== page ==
SC rejects plea, clears way for new VP house

“It is not some private property being created there. It is for the construction of Vice President’s bungalow…will public view have to be taken on where the VP residence should be?” the bench asked.
Work on the Central Vista underway on Tuesday.(HT Photo)
Work on the Central Vista underway on Tuesday.(HT Photo)
Published on Nov 24, 2021 02:24 AM IST
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ByAbraham Thomas, Hindustan Times, New Delhi

The central government can now start building a new residence for the Vice President on a public park and bus depot after the Supreme Court on Tuesday dismissed a petition challenging the change in land use.

“It is not the case of the petitioner that the authorities have no power to introduce such a change. Only argument is that in the past, the area was shown as recreational ground and commensurate area has not been provided,” a three-judge bench headed by justice AM Khanwilkar said. “This cannot be the scope of judicial review. It is the prerogative of the authorities concerned and change effected in a government plan, in one sense, is a matter of policy.”

The issue related to plot 1 of the Central Vista area of the national capital, which is now a six-acre public park and a nine-acre bus depot.

Lawyer Rajeev Suri had, in a petition, objected to the conversion of the open space available for public recreation with no alternate site allotted to compensate the loss. Advocate Shikhil Suri, who argued the petition, said that if the government wished to take over the green space, it must provide an alternative within the Vista.

The bench, also comprising justices Dinesh Maheshwari and CT Ravikumar, said: “It is not some private property being created there. It is for the construction of Vice President’s bungalow…will public view have to be taken on where the VP residence should be?”

It was the only challenge against the Central Vista redevelopment plan pending in the top court.

On January 5, the court gave the nod for the entire project by dismissing a clutch of petitions filed by environmentalists, architects, social activists and lawyers challenging the project on multiple grounds, including harm to environment, heritage and in violation of the development rules prevailing in Delhi.

“There should be an end to everything,” said Solicitor General Tushar Mehta, appearing for the Centre.

The judges relied on an affidavit filed by government explaining the reasons for changing the land use of Plot 1, which housed temporary barracks and stables during the World War 2.

The reason for shifting the residence to the proposed site, according to the affidavit, was to help ease the traffic situation in the Central Vista as the movement of the Vice President was mainly to Parliament.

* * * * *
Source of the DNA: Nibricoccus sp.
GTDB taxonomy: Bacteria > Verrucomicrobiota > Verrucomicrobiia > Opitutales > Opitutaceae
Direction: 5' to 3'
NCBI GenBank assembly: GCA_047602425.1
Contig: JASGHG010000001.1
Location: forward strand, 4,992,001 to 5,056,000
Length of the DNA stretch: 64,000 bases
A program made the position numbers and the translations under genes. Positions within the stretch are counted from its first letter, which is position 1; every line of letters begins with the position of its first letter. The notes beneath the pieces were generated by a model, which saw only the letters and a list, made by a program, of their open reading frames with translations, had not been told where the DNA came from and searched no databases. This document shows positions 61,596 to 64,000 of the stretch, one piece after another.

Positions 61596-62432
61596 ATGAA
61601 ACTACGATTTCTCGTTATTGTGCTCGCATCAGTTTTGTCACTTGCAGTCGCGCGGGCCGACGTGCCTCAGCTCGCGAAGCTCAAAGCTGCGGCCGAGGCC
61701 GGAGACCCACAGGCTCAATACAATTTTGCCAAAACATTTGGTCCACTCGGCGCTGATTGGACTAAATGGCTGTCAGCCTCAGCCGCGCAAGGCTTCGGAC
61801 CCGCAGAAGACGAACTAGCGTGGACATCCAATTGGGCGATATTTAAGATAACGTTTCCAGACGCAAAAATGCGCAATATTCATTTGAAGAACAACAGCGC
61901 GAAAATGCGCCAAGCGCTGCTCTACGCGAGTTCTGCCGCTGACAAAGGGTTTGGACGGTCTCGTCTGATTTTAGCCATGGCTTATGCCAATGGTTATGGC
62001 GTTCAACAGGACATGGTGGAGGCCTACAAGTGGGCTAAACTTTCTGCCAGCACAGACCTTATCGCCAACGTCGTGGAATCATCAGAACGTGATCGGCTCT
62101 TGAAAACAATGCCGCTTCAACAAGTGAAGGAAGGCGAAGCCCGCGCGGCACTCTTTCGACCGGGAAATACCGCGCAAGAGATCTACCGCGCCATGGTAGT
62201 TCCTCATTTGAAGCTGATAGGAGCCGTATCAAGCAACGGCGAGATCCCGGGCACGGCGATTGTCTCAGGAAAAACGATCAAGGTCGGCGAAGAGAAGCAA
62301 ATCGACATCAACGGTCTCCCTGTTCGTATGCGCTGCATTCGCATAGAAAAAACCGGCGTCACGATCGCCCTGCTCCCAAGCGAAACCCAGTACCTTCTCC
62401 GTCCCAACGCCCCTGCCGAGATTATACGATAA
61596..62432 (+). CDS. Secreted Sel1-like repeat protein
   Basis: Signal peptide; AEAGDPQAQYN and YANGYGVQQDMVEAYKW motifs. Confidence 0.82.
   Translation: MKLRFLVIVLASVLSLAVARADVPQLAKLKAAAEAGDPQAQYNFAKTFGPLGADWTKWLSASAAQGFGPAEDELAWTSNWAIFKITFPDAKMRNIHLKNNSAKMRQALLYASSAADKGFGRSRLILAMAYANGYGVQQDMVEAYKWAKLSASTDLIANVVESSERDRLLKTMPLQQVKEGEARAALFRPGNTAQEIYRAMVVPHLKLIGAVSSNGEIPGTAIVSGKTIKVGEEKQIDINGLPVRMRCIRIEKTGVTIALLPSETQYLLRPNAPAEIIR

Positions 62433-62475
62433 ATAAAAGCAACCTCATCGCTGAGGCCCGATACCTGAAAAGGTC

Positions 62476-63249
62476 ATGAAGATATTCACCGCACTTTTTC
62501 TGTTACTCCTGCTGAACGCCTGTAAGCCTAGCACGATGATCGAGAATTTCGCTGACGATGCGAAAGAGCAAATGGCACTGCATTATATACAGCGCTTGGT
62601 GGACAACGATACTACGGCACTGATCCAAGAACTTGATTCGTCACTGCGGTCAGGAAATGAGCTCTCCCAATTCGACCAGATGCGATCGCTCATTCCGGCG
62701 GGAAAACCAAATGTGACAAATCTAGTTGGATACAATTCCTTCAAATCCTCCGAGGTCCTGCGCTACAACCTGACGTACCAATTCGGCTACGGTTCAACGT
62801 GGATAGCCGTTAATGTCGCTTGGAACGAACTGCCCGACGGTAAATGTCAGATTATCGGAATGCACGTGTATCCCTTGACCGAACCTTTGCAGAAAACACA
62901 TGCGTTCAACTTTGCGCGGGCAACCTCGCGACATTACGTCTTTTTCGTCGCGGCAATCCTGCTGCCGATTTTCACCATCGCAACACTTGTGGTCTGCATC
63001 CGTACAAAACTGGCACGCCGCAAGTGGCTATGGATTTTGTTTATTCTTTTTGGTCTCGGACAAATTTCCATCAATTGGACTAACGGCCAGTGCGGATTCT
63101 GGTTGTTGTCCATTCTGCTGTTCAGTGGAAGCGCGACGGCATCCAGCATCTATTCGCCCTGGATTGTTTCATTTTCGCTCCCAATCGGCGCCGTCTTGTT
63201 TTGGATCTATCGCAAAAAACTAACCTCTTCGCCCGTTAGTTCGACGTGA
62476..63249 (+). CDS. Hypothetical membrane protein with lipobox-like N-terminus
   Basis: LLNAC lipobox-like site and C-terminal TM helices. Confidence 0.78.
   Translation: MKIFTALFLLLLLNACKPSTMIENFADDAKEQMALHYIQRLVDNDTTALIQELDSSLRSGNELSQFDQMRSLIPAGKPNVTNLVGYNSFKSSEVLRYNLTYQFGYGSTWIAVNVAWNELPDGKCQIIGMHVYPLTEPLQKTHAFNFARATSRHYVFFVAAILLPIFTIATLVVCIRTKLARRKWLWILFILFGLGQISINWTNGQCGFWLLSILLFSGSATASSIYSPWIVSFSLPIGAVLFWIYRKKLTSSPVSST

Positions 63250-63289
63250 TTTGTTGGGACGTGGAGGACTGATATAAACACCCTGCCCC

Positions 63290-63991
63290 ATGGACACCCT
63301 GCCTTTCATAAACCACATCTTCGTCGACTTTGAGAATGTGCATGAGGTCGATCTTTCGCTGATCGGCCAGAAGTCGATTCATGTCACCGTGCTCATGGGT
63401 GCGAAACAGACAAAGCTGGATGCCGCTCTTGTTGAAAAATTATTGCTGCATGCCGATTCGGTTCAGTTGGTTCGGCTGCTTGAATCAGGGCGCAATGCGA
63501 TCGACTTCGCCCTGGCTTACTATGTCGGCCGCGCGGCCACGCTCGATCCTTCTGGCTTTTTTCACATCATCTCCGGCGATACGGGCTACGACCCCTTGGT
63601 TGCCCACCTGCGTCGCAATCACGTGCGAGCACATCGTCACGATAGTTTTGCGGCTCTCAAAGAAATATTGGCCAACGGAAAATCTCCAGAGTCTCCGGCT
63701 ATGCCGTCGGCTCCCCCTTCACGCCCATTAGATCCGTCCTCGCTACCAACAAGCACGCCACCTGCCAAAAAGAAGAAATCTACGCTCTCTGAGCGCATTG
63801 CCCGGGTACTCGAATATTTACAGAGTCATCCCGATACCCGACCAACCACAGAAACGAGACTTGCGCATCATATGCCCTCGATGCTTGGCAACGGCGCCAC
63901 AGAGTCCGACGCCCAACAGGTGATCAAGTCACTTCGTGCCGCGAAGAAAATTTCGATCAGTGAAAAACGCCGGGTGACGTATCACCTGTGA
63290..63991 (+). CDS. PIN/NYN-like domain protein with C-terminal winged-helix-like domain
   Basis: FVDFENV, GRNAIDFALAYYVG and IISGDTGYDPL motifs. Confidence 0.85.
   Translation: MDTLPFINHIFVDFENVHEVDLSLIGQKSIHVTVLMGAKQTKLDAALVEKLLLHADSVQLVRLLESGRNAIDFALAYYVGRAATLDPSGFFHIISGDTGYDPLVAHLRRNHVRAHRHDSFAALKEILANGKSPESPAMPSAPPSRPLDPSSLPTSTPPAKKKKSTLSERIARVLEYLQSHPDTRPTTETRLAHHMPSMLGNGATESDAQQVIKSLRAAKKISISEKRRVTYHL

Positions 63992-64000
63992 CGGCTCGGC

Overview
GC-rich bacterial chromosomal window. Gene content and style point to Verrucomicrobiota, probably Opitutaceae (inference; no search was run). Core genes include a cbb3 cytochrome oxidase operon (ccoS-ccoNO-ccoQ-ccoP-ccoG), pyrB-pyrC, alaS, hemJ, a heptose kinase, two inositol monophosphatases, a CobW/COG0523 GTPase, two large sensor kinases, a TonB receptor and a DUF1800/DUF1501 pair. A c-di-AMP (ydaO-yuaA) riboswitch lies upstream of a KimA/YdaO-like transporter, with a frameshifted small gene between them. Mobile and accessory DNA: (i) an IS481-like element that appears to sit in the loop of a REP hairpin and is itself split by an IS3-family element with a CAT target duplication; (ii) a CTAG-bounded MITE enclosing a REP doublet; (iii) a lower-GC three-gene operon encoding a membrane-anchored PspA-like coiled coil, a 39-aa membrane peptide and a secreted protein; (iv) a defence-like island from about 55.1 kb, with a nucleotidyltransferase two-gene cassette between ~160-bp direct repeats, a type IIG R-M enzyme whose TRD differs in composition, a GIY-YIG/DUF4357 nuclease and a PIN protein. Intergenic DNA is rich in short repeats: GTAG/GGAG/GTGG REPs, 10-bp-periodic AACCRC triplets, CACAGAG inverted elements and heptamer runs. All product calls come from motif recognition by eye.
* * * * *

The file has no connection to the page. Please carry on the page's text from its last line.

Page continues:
“This will be well facilitated by the proposed Vice President residence being in close proximity to Parliament,” said the affidavit filed by the Central Public Works Department’s (CPWD) executive engineer Ashwani Mittal. On October 28, 2020, this plot was notified as residential.

“It is not the case of the petitioner that the change in land use has been effected due to any malafide. Since sufficient reasons have been given for change in land use of Plot 1, we find no reason to examine the matter further. We therefore, put a quietus to the matter by dismissing the matter summarily,” the bench said.

The revamp project envisages a new Parliament with a built-up area of around 60,000 square metres and expanded seating for over 1,200 members of both Houses, along with 51 ministries in 10 buildings.

The CPWD affidavit further disclosed that “considering the overall public purpose of the central vista” the Centre has not only compensated for the loss of public recreational space, but has on its own added numerous facilities in the master plan of the central vista project for the larger benefit of the public.

The government had told the Supreme Court that the petition by Suri should be dismissed as the question of change in character of master plan was covered in the judgment of January 5 giving the go-ahead to the central vista project.

“Taking a holistic view and complying with Master Plan Delhi (MPD)-2021 provisions, the Delhi Development Authority (DDA) has approved the change of land use without compromising with green area, built heritage, transport infrastructure, better utilization of the spaces and fully complying with the provisions of the Delhi Development Authority Act, 1957 and the MPD-2021,” the Centre had submitted.

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